But I must correct Mr. Edroso. There are 5 errors in the statement "when young Ann Althouse refused to eat the carrots on her dinner plate, her parents just sighed and got out the Cap'n Crunch."
1. "Cap'n Crunch is a product line of sweetened corn and oat breakfast cereals introduced in 1963," and I was already 12 in 1963. My sweetened corn cereal of choice was Corn Pops, born in 1951, like me. Here I am explaining my cereal preference to 2 guys including a guy who looks like my dad and has a name like some guy in my adopted home town, Guy Madison.
2. Since carrots were never cooked in my 1950s childhood home, but were served raw, I liked them. Now, if it were something like spinach, which my mother always served with slices of hard-boiled egg on top, I would have avoided it, perhaps, along with the other kids in the family, with some simple commentary like "ew, spinach."
3. My parents never sighed about anything like this. At most, they would inform us that we were saying something that wasn't good "dinner conversation" and they would continuing modeling what was to their ear good dinner conversation.
4. My parents wouldn't get up from the dining table and go back into the kitchen to get different food if we didn't want to eat what we were served. They might say something like "That's dinner" and then move on, in the usual fashion, to good dinner conversation.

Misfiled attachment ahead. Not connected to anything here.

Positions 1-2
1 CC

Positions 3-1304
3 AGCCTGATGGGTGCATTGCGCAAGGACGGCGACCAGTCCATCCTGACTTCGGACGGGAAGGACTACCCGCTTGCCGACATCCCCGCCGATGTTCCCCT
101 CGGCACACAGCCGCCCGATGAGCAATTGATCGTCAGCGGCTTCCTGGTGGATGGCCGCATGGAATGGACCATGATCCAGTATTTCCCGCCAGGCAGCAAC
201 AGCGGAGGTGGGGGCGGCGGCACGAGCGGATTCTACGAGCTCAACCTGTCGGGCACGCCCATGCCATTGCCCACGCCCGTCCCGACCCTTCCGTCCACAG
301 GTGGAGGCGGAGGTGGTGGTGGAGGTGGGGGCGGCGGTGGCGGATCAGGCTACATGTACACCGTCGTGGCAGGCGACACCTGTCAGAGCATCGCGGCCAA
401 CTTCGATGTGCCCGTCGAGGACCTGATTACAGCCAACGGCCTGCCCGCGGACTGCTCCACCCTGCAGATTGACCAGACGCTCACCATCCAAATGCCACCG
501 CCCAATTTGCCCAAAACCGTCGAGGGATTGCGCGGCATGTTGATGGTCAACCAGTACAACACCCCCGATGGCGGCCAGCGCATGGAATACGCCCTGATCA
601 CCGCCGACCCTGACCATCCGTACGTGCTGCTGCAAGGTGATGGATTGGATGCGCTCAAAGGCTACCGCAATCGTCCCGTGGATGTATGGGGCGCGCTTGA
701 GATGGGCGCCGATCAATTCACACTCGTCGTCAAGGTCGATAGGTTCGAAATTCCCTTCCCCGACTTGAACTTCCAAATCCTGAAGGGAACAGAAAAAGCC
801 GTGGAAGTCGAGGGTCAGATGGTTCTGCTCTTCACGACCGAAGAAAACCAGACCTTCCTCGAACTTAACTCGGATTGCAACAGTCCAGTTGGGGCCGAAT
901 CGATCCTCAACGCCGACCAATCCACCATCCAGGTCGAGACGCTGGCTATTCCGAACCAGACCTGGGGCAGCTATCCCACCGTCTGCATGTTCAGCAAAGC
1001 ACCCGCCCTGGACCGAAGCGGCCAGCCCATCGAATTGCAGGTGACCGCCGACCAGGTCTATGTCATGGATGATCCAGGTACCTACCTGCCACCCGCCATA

5. I was left to my own devices at the dinner table, devices I pursued silently and without parental comment or intervention of any kind: I drank milk, I ate plenty of potatoes, and I sprinkled sugar — copiously — on the wedge of iceberg lettuce. Later, after I was excused from the table — we said "May I be excused?" — I ate all the ice cream I wanted.
IN THE COMMENTS: At Roy's, Halloween Jack says:
Althouse probably thinks of her blogging self as a shorter, snappier Maureen Dowd, but she doesn't have the detached hollowness at the heart of MoDo's mean-girl act; she's usually petty, often smug, and when she gets like this, downright creepy.Enjoy the party!
If it were a dinner party and she started in on this, people would probably laugh at first, mostly out of politeness, but a strained silence would ensue as she went on and was obviously getting into it. Then she realizes that not only is everyone else silent but almost everyone is averting their gaze; she clears her throat, murmurs "Well, anyway," and drains her wine glass. The guests can hand-wave it away as an odd tic (although one or two might reach for their list of handy excuses on the occasion of subsequent invitations), but on the blog it sits there, generating a veritable miasma like the stench of garbage left in a warm apartment for a week.
Fortunately from her perspective, unfortunately from anyone else's, she's got her regulars to reinforce her behavior, with Meade piping in with a HuffPo piece about the amount of lead in the White House lawn, and she'll have a virtual dinner party at which she's always the toast of the town.